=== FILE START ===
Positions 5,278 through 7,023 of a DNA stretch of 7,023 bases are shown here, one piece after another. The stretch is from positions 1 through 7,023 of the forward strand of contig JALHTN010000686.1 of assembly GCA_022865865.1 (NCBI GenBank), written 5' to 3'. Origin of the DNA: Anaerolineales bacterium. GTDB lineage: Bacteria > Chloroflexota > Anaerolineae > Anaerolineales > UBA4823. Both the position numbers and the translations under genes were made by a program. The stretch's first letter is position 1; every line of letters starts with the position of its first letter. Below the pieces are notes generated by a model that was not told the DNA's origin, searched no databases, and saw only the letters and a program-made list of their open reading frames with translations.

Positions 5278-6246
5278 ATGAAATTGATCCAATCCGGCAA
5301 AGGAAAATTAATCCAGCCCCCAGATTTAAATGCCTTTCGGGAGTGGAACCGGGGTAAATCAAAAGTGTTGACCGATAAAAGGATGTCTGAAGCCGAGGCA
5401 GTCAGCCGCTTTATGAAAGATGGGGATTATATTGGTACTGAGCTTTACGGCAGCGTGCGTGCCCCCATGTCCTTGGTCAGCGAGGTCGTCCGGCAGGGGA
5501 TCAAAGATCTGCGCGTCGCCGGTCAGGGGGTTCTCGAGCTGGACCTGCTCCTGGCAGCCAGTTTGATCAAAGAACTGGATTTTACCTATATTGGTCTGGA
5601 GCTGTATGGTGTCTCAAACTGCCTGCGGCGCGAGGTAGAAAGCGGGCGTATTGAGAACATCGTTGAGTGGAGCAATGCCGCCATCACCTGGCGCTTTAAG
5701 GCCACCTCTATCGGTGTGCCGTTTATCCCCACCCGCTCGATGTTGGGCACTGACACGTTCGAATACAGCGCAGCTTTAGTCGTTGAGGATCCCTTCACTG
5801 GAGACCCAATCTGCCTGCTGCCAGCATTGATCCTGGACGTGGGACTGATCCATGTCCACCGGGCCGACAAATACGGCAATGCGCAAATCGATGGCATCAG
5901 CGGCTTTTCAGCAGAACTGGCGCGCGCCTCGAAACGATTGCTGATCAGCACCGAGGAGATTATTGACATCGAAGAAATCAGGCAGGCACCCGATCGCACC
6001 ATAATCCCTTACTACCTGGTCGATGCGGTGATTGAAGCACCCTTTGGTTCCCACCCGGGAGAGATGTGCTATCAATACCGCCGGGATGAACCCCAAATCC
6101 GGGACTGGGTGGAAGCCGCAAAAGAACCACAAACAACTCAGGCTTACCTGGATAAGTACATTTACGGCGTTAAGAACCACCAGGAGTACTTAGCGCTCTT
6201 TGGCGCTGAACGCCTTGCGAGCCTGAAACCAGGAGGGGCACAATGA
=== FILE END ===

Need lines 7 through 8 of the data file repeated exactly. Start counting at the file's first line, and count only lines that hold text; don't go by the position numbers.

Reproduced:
5601 GCTGTATGGTGTCTCAAACTGCCTGCGGCGCGAGGTAGAAAGCGGGCGTATTGAGAACATCGTTGAGTGGAGCAATGCCGCCATCACCTGGCGCTTTAAG
5701 GCCACCTCTATCGGTGTGCCGTTTATCCCCACCCGCTCGATGTTGGGCACTGACACGTTCGAATACAGCGCAGCTTTAGTCGTTGAGGATCCCTTCACTG